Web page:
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Classical Disruption

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The Preacher's Wife, 2010 Oil and Enamel on Canvas 48 X 60 Inches 121.9 X 152.4 Cm © Courtesy of the artist & Friedman Benda
Classical Disruption

515 West 26th St.
1st Floor
New York, NY 10001
February 17th, 2011 - April 2nd, 2011
Opening: February 17th, 2011 6:00 PM - 8:00 PM

QUICK FACTS
WEBSITE:  
http://www.friedmanbenda.com
NEIGHBORHOOD:  
chelsea
EMAIL:  
gallery@friedmanbenda.com
PHONE:  
212.239.8700
OPEN HOURS:  
Tue-Sat 10-6
TAGS:  
works on paper painting, sculpture

DESCRIPTION

Friedman Benda is pleased to announce representation of American artist Titus
Kaphar.
Kaphar’s debut at the gallery, entitled Classical Disruption, will open on February
17 and continue through April 2, 2011. It is the artist’s first major exhibition since
his solo show at the Seattle Art Museum in 2009 where he was awarded the
inaugural Gwendolyn Knight and Jacob Lawrence prize.
The exhibition, Classical Disruption is the artist’s first solo show in New York and
comprises new paintings, sculptures and works on paper painted with tar.
Kaphar’s works create a dynamic dialogue with the historical past, using all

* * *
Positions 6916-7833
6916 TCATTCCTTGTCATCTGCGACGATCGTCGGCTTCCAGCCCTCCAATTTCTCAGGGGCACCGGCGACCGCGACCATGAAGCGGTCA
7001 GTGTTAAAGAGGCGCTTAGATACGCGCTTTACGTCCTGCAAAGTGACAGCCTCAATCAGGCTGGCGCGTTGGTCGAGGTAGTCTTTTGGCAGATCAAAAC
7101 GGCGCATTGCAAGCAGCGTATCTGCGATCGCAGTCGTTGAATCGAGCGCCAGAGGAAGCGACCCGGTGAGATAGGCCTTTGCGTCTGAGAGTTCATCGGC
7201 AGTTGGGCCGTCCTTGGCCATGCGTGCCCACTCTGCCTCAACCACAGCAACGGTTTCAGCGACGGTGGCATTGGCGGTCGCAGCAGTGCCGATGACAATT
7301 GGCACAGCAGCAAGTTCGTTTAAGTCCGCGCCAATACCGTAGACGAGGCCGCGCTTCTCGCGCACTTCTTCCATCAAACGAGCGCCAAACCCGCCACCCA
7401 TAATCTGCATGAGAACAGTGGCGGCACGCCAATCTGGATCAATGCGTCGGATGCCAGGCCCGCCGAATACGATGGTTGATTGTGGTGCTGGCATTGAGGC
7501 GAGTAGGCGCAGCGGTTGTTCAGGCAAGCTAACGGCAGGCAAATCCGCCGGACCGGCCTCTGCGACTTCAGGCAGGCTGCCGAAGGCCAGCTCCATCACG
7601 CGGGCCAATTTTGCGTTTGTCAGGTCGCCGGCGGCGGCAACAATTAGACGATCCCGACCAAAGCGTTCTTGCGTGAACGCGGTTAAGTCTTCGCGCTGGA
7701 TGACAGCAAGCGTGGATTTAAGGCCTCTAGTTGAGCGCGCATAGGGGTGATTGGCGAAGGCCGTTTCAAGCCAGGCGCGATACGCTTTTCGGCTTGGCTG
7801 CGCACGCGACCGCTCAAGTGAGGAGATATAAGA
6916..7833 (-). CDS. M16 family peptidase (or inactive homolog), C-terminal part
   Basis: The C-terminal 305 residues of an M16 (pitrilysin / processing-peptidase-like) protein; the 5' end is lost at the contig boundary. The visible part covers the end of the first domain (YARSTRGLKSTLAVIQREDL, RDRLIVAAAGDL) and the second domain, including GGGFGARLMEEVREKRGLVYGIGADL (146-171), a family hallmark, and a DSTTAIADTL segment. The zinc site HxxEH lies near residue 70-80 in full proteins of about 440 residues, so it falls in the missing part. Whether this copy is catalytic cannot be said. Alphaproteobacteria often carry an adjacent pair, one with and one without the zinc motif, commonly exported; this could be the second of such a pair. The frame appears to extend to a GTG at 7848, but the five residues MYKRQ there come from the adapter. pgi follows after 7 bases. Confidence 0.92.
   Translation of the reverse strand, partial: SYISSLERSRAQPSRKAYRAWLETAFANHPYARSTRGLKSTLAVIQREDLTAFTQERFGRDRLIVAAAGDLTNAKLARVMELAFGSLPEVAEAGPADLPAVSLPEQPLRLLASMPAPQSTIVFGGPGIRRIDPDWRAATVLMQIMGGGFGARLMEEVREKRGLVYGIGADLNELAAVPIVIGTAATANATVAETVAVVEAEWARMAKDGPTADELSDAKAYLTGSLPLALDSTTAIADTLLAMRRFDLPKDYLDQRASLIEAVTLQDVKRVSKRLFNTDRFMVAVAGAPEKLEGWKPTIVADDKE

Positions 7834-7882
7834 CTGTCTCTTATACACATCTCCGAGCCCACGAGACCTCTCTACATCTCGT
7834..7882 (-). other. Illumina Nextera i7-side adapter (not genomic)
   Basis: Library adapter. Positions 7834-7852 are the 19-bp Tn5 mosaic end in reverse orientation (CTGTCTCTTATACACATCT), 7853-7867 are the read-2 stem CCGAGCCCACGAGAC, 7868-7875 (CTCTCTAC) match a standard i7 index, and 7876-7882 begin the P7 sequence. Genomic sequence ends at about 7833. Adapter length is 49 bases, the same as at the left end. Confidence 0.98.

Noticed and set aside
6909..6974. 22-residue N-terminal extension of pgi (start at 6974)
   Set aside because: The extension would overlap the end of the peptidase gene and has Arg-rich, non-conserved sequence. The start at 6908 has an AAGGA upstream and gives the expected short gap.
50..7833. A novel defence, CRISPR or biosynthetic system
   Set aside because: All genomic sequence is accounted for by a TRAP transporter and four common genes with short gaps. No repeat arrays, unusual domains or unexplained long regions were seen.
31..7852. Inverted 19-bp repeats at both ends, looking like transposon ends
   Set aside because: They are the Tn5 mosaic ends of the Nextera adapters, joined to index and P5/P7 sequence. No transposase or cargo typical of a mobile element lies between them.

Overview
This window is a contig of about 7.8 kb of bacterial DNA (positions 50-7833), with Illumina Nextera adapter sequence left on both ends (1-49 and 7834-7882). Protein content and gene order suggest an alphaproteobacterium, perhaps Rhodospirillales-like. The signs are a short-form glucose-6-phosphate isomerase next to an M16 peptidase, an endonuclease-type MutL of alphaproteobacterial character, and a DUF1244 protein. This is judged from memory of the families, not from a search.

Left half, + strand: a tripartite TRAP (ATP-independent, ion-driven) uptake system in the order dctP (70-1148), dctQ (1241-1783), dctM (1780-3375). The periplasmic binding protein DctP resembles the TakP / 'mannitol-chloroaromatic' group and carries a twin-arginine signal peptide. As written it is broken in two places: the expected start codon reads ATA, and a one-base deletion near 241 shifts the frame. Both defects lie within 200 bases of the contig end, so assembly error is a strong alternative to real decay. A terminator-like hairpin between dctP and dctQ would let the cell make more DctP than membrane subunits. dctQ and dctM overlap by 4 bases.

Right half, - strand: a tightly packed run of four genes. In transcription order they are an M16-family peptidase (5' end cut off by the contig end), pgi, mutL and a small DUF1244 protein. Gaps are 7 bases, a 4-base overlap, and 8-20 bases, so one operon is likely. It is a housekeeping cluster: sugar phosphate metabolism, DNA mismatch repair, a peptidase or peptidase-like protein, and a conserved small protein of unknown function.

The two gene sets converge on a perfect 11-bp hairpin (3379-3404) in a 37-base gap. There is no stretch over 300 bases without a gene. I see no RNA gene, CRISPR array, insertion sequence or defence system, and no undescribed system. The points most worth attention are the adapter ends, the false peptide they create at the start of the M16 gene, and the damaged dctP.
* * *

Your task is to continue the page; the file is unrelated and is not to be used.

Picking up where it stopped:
manner of art historical languages, styles and media to call into question the way
history and visual meaning is represented.
Kaphar’s paintings are performative; the artist cuts, slices, sculpts and re-orders
his original painted images. In Without Site, (2010) Kaphar wraps and masks an
unidentified figure from a classical hunting scene with swaths of sewn canvas
and paint. As he builds his works from layer upon layer of fact and fiction, he
reveals how the dominant cannon of historical representation can be an
exclusionary and illusory mode of communication. His sculptures, too,
traditionally cast in wax and bronze, question the ways in which “classical”
language can be used to create a historical reality from the shadows of an
imaginary past.
Kaphar’s powerful and tactile works are deeply personal, and derive their energy
from treating image making as a reparative act – one where painting still has the
ability to posit images of power, beauty and meaning.
A full color catalogue with essays by Michele Carson and Ishmael Vespers will
accompany the exhibition.